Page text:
The UN’s Sustainable Development Goals (SDGs) provide an excellent framework for investors to seek returns while helping shape a more sustainable world. But which strategies can really help investors address these goals in practice? We believe Robeco’s sustainable thematic equities strategies are a good way to make a difference.
14.12.2020 | 08:37 Uhr
Rainer Baumann, Head of Investments Robeco Switzerland
The SDGs are a comprehensive set of 17 global challenges that must be addressed to help ensure a universally safe, healthy, and prosperous future. The goals span a broad range of issues relevant to both developing and developed populations, including improving health and education, combating climate change and environmental pollution, enhancing diversity, reducing inequalities and building resilient cities, communities, infrastructures, and institutions.
The SDGs and sustainable thematic strategies both share a common vision and commitment to overcoming challenges that reduce the potential of capital and lead to suboptimal outcomes. In this way, they can be characterized as complementary and mutually reinforcing trends – investment in one contributes to the success of the other.
Figure 1: The 17 UN Sustainable Development Goals
Source: United Nations
Sustainable thematic strategies support the SDGs by allocating capital to companies that work to create solutions for sustainability challenges and that are directly contributing to achieving SDG targets. A clear illustration of strategies with a very tangible impact on SDGs is our RobecoSAM Sustainable Water strategy.
The strategy invests in firms offering products and services that address challenges related to the quantity, quality and allocation of water. As a result, it has a direct impact on SDG 6, “ensure availability and sustainable management of water and sanitation for all”. But it also indirectly contributes to achieve other goals, such as ending poverty (SDG 1) or ensuring healthy lives (SDG 3).
Similarly, our RobecoSAM Smart Energy strategy aims to capture strong growth potential from the decarbonization, electrification and digitization of the energy sector. As such, the strategy clearly contributes to achieve SDG 7, “ensure access to affordable, reliable, sustainable and modern energy for all”.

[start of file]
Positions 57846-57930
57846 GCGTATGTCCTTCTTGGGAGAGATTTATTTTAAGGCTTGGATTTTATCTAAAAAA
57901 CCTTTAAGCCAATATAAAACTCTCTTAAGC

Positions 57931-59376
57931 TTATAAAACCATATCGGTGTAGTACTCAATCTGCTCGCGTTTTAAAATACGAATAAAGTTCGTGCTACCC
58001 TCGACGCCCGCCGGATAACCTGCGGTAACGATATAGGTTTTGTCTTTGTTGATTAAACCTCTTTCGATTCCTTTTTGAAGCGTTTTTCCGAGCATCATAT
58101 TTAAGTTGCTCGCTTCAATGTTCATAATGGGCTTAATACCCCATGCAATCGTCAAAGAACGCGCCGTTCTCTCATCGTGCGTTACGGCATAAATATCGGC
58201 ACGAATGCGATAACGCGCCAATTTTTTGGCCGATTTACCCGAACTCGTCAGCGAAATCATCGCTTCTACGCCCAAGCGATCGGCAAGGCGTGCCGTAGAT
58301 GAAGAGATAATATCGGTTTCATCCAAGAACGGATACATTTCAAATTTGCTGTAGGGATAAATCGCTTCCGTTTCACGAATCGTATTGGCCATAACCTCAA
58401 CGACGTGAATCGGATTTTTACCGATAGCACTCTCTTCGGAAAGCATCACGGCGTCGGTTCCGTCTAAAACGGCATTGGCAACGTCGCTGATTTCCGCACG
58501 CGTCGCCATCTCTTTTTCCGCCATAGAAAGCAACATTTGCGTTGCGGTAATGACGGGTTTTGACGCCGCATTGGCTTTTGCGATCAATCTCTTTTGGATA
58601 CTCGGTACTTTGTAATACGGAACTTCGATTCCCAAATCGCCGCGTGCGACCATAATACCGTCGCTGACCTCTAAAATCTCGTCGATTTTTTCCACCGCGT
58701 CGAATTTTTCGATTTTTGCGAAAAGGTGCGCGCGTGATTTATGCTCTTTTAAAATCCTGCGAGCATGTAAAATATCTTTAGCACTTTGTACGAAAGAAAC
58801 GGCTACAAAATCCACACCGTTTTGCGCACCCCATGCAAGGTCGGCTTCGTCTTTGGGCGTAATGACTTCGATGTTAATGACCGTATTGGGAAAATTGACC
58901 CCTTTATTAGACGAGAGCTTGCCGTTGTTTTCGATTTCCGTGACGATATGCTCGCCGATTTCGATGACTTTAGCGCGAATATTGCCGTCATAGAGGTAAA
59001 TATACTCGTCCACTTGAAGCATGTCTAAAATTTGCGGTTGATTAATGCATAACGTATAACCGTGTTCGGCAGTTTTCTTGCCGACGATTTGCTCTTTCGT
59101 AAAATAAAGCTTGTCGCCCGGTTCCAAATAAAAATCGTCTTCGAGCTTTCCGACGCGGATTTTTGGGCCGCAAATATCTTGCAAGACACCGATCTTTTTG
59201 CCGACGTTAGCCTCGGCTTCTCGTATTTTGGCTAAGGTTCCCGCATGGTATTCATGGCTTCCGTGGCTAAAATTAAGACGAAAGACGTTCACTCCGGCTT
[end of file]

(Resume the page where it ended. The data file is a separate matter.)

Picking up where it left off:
Sustainability challenges are too big, too complex, and too expensive for the public sector alone. Effective action and solutions need the innovation, know-how and financing of companies in the private sector. But private sector intervention shouldn’t be construed as charitable giving. The SDGs represent a multi-trillion dollar opportunity for committed and enterprising firms whose products and solutions are not only innovative but also sustainable .
With so much potential value at stake, it is no surprise to discover corporate interest in SDGs is intensifying. Since their launch in 2015, more than 15,000 organizations, including 9,500 companies representing every economic sector and geographic region, have committed to supporting and achieving these 17 SDGs.
Sustainable investment portfolios benefit directly from greater awareness and support from companies, regulators, governments, consumers, and other stakeholders. The strong waves created by the SDG mindset taking hold in public and private sectors will make investment themes that have a head start in addressing sustainability challenges even more effective.